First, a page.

The N.C. Senate passed a bill Thursday that would legalize fracking in North Carolina within several years, leaving the fate of natural gas exploration in the hands of Gov. Bev Perdue.
Perdue has 10 days to decide whether she’ll sign or veto the controversial legislation that would dramatically reshape the state’s energy landscape. Supporters laud the bill for its potential economic benefits and opponents denounce it as environmentally destructive.
Perdue, who has expressed support for fracking in the past, has remained conspicuously silent on the Republican-backed fracking legislation. A recent state study concluded that opening the state to the natural gas industry would create several hundred jobs but would require strict safeguards to prevent chemical spills, well blowouts and exploitation of property owners.
Fracking opponents have turned up the heat in a bid to persuade the governor to squelch fracking.
“We’ve received 7,641 emails since June 8 and 2,824 calls since this issue started getting attention several months ago,” said Perdue spokesman Mark Johnson. “The contacts are overwhelmingly opposed to fracking with very few supportive comments.”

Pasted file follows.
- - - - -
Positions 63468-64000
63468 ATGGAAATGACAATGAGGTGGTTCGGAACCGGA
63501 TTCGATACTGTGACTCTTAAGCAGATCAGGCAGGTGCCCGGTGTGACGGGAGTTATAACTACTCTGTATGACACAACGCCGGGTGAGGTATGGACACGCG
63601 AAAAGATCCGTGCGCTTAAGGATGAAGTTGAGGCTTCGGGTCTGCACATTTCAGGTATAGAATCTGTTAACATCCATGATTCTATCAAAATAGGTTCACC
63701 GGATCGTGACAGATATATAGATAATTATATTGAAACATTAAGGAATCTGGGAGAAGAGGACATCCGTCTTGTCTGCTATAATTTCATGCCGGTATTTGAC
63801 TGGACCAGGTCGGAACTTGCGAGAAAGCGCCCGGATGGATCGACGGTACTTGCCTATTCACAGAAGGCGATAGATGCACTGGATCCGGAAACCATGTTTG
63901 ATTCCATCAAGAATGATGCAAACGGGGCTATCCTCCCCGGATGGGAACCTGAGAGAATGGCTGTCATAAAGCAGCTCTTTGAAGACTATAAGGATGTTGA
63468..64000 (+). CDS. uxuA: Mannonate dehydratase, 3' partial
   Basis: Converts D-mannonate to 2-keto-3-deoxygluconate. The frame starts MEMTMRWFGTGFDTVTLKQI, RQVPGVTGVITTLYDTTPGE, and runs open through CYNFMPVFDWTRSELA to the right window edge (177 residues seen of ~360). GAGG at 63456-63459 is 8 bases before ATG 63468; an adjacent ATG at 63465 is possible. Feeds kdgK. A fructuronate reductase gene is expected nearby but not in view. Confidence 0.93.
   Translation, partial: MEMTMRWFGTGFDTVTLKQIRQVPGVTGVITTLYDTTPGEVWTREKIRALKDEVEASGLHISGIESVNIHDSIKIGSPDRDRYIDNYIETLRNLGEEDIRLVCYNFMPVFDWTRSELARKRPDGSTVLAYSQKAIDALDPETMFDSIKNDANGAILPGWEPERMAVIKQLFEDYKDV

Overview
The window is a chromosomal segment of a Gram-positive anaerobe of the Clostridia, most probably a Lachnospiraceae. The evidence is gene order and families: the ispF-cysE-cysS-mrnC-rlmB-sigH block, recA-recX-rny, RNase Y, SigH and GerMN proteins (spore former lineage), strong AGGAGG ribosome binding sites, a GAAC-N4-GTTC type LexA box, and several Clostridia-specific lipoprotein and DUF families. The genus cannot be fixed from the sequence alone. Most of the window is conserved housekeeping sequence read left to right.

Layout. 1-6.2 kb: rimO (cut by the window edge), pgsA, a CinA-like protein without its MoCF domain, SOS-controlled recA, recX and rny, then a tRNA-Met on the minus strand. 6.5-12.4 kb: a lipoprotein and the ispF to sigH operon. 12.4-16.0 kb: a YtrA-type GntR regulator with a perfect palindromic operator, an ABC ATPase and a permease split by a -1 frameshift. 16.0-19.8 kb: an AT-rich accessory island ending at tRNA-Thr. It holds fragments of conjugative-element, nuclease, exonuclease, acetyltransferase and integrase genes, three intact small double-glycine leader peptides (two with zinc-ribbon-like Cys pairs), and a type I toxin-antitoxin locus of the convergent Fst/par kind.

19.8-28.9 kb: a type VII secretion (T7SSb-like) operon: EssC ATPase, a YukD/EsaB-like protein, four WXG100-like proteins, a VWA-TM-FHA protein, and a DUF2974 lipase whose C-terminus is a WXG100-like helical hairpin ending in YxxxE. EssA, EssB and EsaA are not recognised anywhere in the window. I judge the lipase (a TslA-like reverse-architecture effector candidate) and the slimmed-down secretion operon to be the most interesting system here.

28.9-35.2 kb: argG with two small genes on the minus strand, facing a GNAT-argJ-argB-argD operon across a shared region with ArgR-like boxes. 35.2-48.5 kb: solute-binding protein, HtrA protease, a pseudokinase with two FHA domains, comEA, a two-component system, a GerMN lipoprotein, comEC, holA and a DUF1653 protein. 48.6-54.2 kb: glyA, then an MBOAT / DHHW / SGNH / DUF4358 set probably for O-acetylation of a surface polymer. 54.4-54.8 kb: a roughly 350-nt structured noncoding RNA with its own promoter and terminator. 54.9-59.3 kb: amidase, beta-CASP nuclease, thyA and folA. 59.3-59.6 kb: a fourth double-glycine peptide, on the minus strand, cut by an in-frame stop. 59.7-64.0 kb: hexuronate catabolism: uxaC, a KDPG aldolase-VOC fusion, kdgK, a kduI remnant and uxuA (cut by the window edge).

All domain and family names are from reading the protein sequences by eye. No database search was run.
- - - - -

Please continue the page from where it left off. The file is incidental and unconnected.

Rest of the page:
The legislation would begin the process of creating regulations and standards for natural gas exploration by creating a special commission to oversee the process. The state legislature would have to take a separate vote, at least two years from now, to approve the final rules and allow energy companies to pull drilling permits.
The bill passed the Senate with little debate on a vote of 29-15.
The House passed the bill last week but the vote was close enough to suggest that fracking supporters may not have enough votes to override a veto.
The N.C. Department of Environment and Natural Resources, which would help oversee fracking in the state, had asked for at least $1.2 million to fund seven full-time positions and further studies needed to create new energy laws. The legislature provided funding for just three positions, a potential sticking point for the governor.
The fracking bill would roll back state laws dating back to 1945 that prohibit horizontal drilling and hydraulic fracturing, the two main components of producing natural gas from prehistoric shale rock formations. Fracking is industry shorthand for hydraulic fracturing, or pumping water and chemicals underground at high pressure to break up shale rock and release the natural gas trapped inside.
North Carolina is believed to have nearly 1.7 trillion cubic feet of natural gas, much of it concentrated in Lee, Moore and Chatham counties, a region once known for coal mining.